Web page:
Clearly, migration within boroughs is a common phenomenon. It is a complex, two-way process. My borough exports substantial numbers of Roman Catholic pupils to Catholic schools in the neighbouring borough of Hounslow, and that is welcomed. It does not present a financial problem for Hounslow, as its SSA is higher than ours. The pupils come from primary schools at which they have already achieved, by the age of 11, an exceptional level of attainment. Hounslow has no problem accommodating children from our borough--the problem is entirely a result of migration from low-SSA areas.

There are problems with the Greenwich judgment and the absence of any recoupment. Those two decisions--one legal, one administrative--were made under a previous Government. A third problem arises from decisions made by this Government under what are admirable schemes such as excellence in cities, single regeneration budget schemes and education action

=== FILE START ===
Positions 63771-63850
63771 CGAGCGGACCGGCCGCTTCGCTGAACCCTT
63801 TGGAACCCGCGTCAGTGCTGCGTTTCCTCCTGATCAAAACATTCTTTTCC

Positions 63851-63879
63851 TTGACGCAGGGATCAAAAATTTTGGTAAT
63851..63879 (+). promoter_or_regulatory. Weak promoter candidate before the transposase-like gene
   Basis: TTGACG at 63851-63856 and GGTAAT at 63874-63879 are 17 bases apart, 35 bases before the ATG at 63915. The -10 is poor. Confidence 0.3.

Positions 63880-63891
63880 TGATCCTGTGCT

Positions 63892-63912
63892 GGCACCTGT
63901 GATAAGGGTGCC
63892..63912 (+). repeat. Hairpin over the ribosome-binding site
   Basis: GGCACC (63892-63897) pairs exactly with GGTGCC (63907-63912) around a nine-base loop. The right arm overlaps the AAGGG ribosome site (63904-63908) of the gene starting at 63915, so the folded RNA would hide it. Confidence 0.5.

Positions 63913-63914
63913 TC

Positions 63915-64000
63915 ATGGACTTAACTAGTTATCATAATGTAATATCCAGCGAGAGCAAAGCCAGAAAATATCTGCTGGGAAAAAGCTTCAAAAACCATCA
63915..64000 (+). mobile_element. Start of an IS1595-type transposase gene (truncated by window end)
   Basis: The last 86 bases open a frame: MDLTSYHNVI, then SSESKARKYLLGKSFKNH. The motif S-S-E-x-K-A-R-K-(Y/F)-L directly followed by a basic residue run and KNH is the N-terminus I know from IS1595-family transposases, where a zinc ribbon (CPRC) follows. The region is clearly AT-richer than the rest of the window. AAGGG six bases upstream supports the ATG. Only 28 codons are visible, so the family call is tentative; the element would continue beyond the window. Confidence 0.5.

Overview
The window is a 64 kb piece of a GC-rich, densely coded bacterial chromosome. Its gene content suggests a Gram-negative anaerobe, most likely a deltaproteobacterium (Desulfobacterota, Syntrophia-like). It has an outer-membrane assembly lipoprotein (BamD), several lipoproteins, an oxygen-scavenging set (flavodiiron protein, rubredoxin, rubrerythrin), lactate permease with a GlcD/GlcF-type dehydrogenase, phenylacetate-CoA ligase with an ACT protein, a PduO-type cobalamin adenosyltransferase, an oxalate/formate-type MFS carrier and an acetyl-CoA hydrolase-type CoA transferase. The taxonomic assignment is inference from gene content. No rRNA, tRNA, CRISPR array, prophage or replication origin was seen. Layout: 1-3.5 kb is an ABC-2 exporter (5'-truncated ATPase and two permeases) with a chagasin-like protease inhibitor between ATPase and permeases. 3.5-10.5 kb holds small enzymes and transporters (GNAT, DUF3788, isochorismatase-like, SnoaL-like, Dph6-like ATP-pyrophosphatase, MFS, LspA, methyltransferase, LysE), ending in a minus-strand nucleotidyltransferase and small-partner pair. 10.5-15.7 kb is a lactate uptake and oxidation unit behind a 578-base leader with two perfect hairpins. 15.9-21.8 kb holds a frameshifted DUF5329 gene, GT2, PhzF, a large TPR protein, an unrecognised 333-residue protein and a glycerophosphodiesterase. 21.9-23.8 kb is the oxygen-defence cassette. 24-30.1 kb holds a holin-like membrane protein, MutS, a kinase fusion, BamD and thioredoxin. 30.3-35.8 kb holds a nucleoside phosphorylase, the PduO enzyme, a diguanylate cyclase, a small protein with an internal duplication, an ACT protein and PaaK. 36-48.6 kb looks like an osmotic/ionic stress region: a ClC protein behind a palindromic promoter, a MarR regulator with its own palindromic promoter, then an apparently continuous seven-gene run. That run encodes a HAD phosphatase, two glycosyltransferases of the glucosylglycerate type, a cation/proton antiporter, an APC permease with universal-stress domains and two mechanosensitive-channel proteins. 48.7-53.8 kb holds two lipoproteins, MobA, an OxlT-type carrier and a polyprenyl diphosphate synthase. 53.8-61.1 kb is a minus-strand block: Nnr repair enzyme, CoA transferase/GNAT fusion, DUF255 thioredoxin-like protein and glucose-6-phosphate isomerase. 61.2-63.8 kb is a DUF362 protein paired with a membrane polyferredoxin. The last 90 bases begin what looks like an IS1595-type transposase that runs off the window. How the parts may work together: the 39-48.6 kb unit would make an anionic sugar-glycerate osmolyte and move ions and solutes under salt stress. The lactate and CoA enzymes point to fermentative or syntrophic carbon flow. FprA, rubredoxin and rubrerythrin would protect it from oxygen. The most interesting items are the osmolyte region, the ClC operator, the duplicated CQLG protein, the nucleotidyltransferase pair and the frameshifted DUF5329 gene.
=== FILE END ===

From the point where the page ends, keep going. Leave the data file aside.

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zones. I welcome such initiatives but, as the Minister will acknowledge, they are administered according to educational need as defined by borough.

In my borough, we have schools with serious educational problems as a result of taking in a substantial number of pupils from inner-city boroughs nearby, but which are not recognised as eligible for special treatment under the schemes. One school in Richmond Park has 44 per cent. of pupils with free school meals. It has many of the characteristics of an inner-city school, but would not be able to apply for the excellent Government initiatives. In my constituency, Hampton community college is ambitious about raising standards, and has a large number of pupils from Hounslow. Many of them have serious educational needs, but the college struggles with a limited budget to provide remedial education to bring 11 and 12-year-olds up to a good standard. It is not funded appropriately. If schools were judged on their merits, rather than on the basis of borough characteristics, such schools would be in receipt of special funding arrangements.